Big Hair, Big Shoulders And Big Money: Linda Evans On '80s Excess

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You may find a hint to the era in which you were born (as well as your taste in entertainment) in Linda Wertheimer's clarification that on the '80s nighttime soap Dynasty, actress Linda Evans played Krystle Carrington — Krystle with a K, that is. (And, she does not add, an L-E.) If that surprises you at all, you were almost surely not paying attention to the television of the 1980s, when Evans, John Forsythe and Joan Collins made up the wealthiest, nuttiest, most notorious and most rhinestone-covered love triangle ever bedazzled for prime time: Krystle, Blake and Alexis.

Evans is featured in the National Geographic Channel miniseries The '80s: The Decade That Made Us, which began airing Sunday night and continues Monday and Tuesday. While she may be part of a slice of pop culture history more often remembered for the over-the-top dialogue and the huge hairdos (Evans says she had "more hairpieces on than anyone's ever worn"), she believes something more was at work in the saga of the super-rich Carringtons.

Evans says the 1980s were a time when "we all wondered what it would be like to be that wealthy." And of course, the Carringtons had nothing but drama, quite literally. "I hope the show expressed well that money doesn't buy you happiness," says Evans.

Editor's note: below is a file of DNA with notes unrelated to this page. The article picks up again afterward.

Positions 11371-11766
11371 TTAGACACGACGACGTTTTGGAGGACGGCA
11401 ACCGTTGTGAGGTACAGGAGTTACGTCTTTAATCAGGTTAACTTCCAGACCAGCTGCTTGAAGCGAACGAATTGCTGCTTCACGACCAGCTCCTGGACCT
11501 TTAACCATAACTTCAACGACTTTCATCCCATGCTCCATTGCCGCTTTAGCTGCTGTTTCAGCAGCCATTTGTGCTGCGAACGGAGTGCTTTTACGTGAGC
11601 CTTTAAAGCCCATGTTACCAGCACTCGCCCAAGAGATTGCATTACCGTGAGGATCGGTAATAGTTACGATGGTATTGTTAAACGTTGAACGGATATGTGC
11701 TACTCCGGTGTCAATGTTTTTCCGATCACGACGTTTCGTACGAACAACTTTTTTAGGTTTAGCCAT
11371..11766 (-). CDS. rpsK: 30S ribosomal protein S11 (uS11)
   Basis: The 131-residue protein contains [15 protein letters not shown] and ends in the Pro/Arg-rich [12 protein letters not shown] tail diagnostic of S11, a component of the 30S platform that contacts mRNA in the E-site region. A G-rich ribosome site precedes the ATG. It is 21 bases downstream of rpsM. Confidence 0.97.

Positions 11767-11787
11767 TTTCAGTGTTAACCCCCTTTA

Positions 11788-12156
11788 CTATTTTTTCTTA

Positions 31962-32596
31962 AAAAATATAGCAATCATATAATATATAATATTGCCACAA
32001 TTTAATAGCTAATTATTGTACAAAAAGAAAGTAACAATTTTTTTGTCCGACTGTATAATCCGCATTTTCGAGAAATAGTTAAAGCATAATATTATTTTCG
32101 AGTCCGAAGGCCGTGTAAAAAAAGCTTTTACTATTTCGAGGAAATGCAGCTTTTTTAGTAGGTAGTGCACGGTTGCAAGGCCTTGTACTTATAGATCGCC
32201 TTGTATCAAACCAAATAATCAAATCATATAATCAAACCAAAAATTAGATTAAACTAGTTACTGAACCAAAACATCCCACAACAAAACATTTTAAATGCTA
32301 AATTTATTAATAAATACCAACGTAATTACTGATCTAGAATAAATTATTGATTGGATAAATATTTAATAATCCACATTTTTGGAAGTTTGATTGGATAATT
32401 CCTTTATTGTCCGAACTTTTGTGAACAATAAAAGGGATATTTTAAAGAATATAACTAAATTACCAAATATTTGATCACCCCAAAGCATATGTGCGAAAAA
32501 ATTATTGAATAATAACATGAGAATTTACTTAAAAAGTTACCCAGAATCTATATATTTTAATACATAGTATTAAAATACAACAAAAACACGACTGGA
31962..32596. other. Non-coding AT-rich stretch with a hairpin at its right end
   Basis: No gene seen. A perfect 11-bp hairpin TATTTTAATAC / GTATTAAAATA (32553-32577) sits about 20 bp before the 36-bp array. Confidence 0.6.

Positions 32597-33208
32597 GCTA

Money doesn't even buy you a ticket out of having Joan Collins pull your hair, as Evans learned when the two women were set up to end each season with a knock-down drag-out. The way she sees it, their rivalry was so rich because they were set up to be opposites, showing the contrast between "the women who make choices for money and power [and] the women who make choices for love and family."

That's not to say, of course, that they had nothing in common. They certainly shared an affinity for shoulder pads. "Joan and I could not walk through a door at the same time," Evans acknowledges.

But she says she always liked the fact that Krystle, no matter how crazy her life became, never embraced the money obsession that surrounded her. "Greed is an option," she says, "and it's been an option in every decade."

Perhaps Krystle's glamorous life and Alexis's string of men looked like pure indulgence, but Evans sees much of the story of Dynasty as a cautionary tale about excess and the universal tendency in its direction: "People got to look at a part of themselves, the choices they could make, and see the consequences of it."

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